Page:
How's that for overkill on a simple question? :) Sorry...ex-physics teacher and can't resist that kind of question!


Patria    Posted 08-26-2002 at 09:48:59       [Reply]  [Send Email]
Chuck thanks a lot for your input about the moon's ice cristals. I'm going to give this to my daughter to use it for her homework!!!!

Hang around boy, in case we need you again...:-)

Regards


Chuck, WA    Posted 08-26-2002 at 10:10:55       [Reply]  [No Email]
Patricia...

Oops...hope I didn't imply that the ice crystals are on the moon! Actually, they are in our upper atmosphere. Sorry if it was misleading.


Patria    Posted 08-26-2002 at 10:41:20       [Reply]  [Send Email]
Chuck?... guess I didn't read carefully your message,I'm doing it now. Still, it is going to work for my daughter's project. Thanks again.

PS: Oops...to you also...It's Patria , not Patricia, I'm afraid you had your share of miss-reading too. We are even now..:-))

And like I said before?...don't go to far.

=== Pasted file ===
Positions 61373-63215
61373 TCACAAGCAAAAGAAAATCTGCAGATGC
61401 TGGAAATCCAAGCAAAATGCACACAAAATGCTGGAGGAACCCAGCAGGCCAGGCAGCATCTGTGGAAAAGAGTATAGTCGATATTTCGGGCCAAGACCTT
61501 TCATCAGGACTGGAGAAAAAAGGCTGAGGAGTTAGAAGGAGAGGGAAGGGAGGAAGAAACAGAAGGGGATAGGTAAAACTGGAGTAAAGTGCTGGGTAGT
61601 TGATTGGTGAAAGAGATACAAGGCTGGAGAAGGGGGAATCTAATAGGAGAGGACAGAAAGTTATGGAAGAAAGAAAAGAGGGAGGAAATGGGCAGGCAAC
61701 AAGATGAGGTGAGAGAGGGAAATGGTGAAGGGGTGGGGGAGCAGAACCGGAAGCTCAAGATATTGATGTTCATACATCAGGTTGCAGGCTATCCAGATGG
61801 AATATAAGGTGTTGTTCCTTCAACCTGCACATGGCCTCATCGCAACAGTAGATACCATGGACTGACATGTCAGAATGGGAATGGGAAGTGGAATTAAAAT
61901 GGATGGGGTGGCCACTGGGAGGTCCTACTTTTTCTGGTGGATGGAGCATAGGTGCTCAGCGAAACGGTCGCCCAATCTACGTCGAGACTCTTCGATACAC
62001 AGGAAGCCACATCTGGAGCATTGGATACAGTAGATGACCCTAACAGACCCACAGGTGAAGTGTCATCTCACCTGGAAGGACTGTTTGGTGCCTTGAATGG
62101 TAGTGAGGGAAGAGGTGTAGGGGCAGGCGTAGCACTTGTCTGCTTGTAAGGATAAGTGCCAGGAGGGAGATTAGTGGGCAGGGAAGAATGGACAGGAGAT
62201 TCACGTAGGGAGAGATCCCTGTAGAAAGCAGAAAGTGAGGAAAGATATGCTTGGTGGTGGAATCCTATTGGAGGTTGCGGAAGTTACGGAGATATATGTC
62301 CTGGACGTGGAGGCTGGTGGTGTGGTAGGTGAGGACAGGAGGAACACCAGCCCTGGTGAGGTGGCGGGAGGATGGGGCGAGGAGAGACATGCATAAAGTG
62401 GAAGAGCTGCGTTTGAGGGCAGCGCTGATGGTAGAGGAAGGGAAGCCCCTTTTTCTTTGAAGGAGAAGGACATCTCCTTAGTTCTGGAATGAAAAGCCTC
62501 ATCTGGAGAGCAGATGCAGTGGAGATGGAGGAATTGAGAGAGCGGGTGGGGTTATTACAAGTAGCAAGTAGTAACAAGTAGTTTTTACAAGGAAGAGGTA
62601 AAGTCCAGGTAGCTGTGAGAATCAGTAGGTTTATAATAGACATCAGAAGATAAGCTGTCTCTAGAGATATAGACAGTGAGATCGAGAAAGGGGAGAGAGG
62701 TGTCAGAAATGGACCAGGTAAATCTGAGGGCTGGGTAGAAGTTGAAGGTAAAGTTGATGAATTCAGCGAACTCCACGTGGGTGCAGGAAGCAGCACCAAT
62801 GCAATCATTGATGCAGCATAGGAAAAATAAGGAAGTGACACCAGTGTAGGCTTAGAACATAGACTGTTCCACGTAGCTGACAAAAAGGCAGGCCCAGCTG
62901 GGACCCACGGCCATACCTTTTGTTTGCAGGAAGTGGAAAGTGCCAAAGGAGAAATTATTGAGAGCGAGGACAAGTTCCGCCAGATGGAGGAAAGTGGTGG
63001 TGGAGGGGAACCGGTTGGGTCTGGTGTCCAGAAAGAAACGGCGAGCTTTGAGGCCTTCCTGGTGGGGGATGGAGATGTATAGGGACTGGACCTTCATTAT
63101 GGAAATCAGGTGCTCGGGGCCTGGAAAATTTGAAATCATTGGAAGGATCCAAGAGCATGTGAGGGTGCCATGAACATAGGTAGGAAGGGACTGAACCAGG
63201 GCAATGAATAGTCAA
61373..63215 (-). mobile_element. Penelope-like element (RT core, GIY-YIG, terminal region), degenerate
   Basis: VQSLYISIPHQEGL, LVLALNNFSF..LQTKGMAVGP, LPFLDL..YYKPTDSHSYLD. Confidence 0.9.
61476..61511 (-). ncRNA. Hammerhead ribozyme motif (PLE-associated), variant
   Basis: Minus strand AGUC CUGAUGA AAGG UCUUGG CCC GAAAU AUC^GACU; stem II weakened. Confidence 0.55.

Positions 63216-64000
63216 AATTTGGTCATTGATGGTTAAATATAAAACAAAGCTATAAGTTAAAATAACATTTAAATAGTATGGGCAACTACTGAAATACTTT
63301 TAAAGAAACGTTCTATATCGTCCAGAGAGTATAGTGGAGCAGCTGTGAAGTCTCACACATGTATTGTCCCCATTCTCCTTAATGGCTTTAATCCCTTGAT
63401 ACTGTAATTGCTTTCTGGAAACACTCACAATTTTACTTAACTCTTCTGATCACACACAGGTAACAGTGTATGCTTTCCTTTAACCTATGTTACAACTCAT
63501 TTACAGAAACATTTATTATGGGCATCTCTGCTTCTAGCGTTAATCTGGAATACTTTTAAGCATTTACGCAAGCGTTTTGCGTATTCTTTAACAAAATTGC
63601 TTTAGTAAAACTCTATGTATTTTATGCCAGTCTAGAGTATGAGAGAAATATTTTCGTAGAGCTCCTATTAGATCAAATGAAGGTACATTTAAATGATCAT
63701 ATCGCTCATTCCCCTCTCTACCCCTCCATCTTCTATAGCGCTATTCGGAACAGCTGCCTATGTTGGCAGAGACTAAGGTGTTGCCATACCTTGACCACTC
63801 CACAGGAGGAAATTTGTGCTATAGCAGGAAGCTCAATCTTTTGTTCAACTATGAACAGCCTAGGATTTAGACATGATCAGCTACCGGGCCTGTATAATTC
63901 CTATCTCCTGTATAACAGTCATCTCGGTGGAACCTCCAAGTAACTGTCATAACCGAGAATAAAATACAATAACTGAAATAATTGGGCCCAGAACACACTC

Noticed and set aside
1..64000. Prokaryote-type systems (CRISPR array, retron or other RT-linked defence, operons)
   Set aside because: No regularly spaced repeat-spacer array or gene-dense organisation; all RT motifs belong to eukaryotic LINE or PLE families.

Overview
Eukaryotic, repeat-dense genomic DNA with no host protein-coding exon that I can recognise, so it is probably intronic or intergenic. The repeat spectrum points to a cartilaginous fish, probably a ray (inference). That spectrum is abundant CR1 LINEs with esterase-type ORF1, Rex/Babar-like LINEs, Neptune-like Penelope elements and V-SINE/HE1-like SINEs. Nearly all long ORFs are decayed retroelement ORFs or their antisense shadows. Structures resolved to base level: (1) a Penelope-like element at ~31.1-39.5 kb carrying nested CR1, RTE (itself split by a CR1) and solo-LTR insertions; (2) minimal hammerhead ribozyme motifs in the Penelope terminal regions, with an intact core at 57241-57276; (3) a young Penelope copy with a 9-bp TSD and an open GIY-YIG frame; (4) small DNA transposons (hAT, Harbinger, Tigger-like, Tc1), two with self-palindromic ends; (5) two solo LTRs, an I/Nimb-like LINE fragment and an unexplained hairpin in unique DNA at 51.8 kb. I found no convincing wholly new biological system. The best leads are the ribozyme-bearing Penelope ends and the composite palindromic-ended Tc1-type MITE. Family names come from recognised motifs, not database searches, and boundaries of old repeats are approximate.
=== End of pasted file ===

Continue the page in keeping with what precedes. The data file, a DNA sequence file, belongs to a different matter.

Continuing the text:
Regards


ger    Posted 08-26-2002 at 10:47:37       [Reply]  [No Email]
old wives tale rings around the moon mean rain,lol


EIEIO    Posted 08-26-2002 at 09:46:36       [Reply]  [No Email]
WHOA! I printed the answer out so that I can read it slowly. You must have real big brains! LOL

Seriously, I really do appreciate all the time you took to answer my question. It is just sad that at my age I am finally learning things that I never paid attention to in school. At least I am learning though.

Thanks again!


agent99/never to old    Posted 08-26-2002 at 10:15:11       [Reply]  [No Email]
a wise gent that you know on here , would tell you it,s never to old to learn , an noticed , i never mentioned wise old (ER) gent , right hogman .


007 ***DURN IT 99    Posted 08-27-2002 at 04:06:40       [Reply]  [No Email]
there Ya go again with them slanderus remarks about dodderin old age----------------feebelness---------failin Isite------MERCY!


Moondog...    Posted 08-26-2002 at 06:56:28       [Reply]  [Send Email]